Our Creator God has built harmony into the universe, installed it in science and mathematics, and made it a major component in music and in our DNA.

It’s no stretch to believe God wants unity in human relationships.

God is not the author of confusion (I Corinthians 14:33). Where there is disorder and chaos in our lives, we are not to blame Him.

Unity honors Christ and reflects well on the Trinity (see our text, John 17:20 -23).

Unity makes the journey more pleasant.  Amos said, “Can two walk together except they be agreed?” (Amos 3:3)

Unity makes the church’s work more efficient. Ever try to lead a congregation that cannot agree on anything? An organization that is divided? A team where everyone wants to be the captain? Ever try to run a business when your co-workers are forever bickering and undercutting one another?

Imagine an army where every soldier is given a vote on tactics and procedures.

Imagine a church which believes pastors are there to please them.

Everything you do feels uphill and burdensome.

A great team functions like a well-oiled machine, each element doing its part, working in sync with the others.

Now, imagine such a church.

A harmonious church is a lovely thing.  Sad to say, it’s often an anomaly.  An oddity. A rarity.

When a church does its work in a harmonious, unified way, and does so year after year while making huge decisions and accomplishing important ministries, the world notices. The outside world watches and sees, and people are drawn to Jesus.

People are drawn to Jesus when His people love each other and work together in a sweet, harmonious way.

That’s the biggie.  Unity is essential to evangelism.

Unity in the Body of Christ encourages people to believe in Jesus.

“Father, I pray that they all may be one…that the world may believe.”

Unity is essential if we are to reach people for Jesus.

When the Jerusalem church began bickering over the distribution of food to the widows, the outside community sat up and took notice. Some pulled up a chair to watch the fireworks, satisfied that this fledgling movement of Jesus-followers would soon self-destruct. After all, they were a vast assortment of races and languages and nationalities (ever since Pentecost; Acts 2). Division had to come sooner or later, critics surely thought. Maintaining unity in such a diverse body for any period of time was an impossibility.

When the Jerusalem church faced the problem head-on and got this right–I mean, knocked it out of the park!–the world was most impressed. That accounts for the fascinating statement in Acts 6:7. “So the word of God spread. The number of disciples in Jerusalem increased rapidly. And a large number of priests became obedient to the faith.”

When Jewish priests were drawn to Jesus, you knew something amazing was going on.

It was the unity that did it.

Disunity–continued conflict without a good resolution–would have confirmed to the watchers that these Christians were no different from anyone else, and they would have ignored the believers and turned aside to other matters.(Too many of our churches are being ignored by the community these days.  We may as well erect “Keep Off” signs on the front lawn.)

The unity and harmony in the Jerusalem church won over even their sternest critics, the Jewish priests.

It will do the same thing today.

In a seminary class, I asked, “How are the people in your church different from one another?”  The responses seemed endless: They are different in generations, gender, income levels, education, and experience. Different in values, theology, viewpoints, age, ambitions, maturity levels, and politics. They are different in races and culture, in backgrounds and needs and physiology.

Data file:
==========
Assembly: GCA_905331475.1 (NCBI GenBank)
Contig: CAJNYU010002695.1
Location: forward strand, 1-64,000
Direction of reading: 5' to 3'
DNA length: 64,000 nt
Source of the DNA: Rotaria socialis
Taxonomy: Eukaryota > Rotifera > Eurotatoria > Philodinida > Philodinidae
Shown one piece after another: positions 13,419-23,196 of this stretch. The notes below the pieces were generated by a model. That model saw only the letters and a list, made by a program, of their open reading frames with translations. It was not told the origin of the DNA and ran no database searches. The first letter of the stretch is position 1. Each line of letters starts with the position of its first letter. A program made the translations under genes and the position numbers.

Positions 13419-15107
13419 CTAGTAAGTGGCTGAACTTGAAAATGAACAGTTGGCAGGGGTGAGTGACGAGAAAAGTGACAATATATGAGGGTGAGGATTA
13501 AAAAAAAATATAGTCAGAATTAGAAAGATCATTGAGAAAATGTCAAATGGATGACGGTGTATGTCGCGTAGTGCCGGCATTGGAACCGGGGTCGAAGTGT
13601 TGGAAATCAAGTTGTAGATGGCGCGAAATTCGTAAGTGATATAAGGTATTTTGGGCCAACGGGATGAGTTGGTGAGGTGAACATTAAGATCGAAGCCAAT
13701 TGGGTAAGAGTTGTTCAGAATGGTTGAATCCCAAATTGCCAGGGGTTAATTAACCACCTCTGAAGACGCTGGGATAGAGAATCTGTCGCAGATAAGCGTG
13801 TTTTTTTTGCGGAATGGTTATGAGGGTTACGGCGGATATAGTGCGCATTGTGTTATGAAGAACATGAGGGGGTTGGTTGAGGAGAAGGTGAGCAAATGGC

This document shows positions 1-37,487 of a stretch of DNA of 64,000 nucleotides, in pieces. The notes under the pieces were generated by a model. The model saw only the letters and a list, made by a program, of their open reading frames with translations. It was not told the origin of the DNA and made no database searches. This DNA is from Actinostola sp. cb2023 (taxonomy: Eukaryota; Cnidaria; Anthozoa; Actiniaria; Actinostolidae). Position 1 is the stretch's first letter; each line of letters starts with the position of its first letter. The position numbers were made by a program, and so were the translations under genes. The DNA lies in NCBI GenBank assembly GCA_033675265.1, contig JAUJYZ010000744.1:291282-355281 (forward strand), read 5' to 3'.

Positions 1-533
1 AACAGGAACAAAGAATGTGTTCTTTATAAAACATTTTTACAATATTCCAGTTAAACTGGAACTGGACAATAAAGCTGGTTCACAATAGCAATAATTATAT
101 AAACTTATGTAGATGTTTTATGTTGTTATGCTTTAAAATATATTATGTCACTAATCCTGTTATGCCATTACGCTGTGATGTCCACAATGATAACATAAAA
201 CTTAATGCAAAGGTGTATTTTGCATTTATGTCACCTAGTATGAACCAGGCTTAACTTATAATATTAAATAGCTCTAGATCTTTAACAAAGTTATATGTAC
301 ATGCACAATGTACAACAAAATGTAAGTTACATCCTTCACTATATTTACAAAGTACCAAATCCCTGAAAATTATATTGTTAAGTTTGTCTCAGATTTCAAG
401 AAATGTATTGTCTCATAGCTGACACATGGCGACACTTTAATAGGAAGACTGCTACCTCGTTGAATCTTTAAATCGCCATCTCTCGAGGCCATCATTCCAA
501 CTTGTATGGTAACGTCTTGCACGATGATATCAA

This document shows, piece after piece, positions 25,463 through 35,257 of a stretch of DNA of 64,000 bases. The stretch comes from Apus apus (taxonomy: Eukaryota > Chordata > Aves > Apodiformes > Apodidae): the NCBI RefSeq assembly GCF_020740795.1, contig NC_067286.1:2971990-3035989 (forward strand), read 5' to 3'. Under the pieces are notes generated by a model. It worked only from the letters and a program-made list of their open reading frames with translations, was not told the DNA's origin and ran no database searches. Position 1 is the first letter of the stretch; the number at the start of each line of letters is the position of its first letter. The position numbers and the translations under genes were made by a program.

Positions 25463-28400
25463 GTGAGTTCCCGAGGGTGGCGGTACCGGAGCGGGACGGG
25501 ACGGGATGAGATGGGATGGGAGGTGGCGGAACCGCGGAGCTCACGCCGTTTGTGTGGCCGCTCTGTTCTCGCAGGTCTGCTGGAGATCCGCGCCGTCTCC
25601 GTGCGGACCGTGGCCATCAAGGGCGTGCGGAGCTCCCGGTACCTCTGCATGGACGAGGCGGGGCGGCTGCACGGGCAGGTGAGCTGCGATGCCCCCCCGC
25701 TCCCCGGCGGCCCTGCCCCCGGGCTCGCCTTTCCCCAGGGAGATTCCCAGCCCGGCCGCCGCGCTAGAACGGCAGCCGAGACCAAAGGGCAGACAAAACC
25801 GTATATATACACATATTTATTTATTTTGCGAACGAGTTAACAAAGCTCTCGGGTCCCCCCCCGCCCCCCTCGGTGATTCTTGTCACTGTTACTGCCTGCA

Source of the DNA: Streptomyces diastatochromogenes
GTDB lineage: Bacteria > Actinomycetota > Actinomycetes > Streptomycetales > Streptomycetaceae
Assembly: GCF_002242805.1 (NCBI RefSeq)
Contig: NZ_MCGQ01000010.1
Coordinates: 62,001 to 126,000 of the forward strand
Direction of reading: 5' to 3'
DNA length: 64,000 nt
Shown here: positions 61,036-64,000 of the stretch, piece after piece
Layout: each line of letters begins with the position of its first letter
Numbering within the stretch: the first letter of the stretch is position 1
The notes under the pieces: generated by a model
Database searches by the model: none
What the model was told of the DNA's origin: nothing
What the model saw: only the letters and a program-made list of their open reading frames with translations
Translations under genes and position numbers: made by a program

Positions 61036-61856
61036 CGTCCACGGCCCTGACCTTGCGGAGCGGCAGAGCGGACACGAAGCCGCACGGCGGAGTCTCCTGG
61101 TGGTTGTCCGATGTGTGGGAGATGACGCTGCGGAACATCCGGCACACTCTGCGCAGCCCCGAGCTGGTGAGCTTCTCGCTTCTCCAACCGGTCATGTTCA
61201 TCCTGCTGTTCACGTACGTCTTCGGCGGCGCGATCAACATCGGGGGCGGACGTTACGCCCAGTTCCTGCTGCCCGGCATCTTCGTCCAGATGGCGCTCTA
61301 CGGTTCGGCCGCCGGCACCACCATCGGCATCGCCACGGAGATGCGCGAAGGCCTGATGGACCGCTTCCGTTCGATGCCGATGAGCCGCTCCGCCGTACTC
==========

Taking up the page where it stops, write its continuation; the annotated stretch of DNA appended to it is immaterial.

Unity in such a diverse group is every bit as much a miracle as any healing or resurrection from the dead.

The outside world is watching to see if God is in your midst, church.  They will know you are His and He is there by your unity.

Acts 16:25 says when Paul and Silas began praying and singing hymns to the Lord “about midnight,” even though they were suffering in a Philippian jail with their beaten backs left as open wounds, “the other prisoners were listening to them.”

They’re always listening, friend.

The outside world is always watching.

But they quit listening and stop watching the moment they decide we are just like everyone else, living in the flesh, running our lives in carnal ways.

That’s why the Lord will allow His people to go through suffering and torment, persecution and division; it’s all intended to bear a witness to the watching world.

“You will be persecuted, arrested and hauled into court,” Jesus told His people. “You will be brought before judges and magistrates and put on trial because of your preaching.”

“When that happens,” Jesus said, “remember this is not about you.  It’s all about Me.  For My Name’s sake.  So, do not prepare a speech. The Holy Spirit will tell you what to say. Trust Him.”  (My version of Matthew 10:16ff.)

The idea was to get the message to the judges and magistrates, the officials and rulers.  After all, Caesar is not coming to your revival.  So, to get the Gospel to him, the Lord would be needing some disciples to be arrested and brought into court to testify on what they were preaching. That’s how the early church was going to reach the high and the mighty.

The world is watching, certain that you are not the real deal, that your church is filled with hypocrites, that Jesus is a myth and the Holy Spirit just an idea.

So, something has to happen.

Someone or something has to challenge the peace and harmony in your fellowship. The Lord allows this in order to create a canvas on which to display His special creation–men and women redeemed by the blood and indwelt by the Holy Spirit.

Pastor, the time to teach principles of unity to your people is when everything is going well.  Teach them to expect challenges to the unity, and prepare them to respond in faith since the Lord has clearly decided to do something special in them at this time.

The disciples “returned rejoicing that they were counted worthy to suffer for His name” (Acts 5:41).

They knew God was up to something, and wanted to be a part of it.

Publication date: April 22, 2015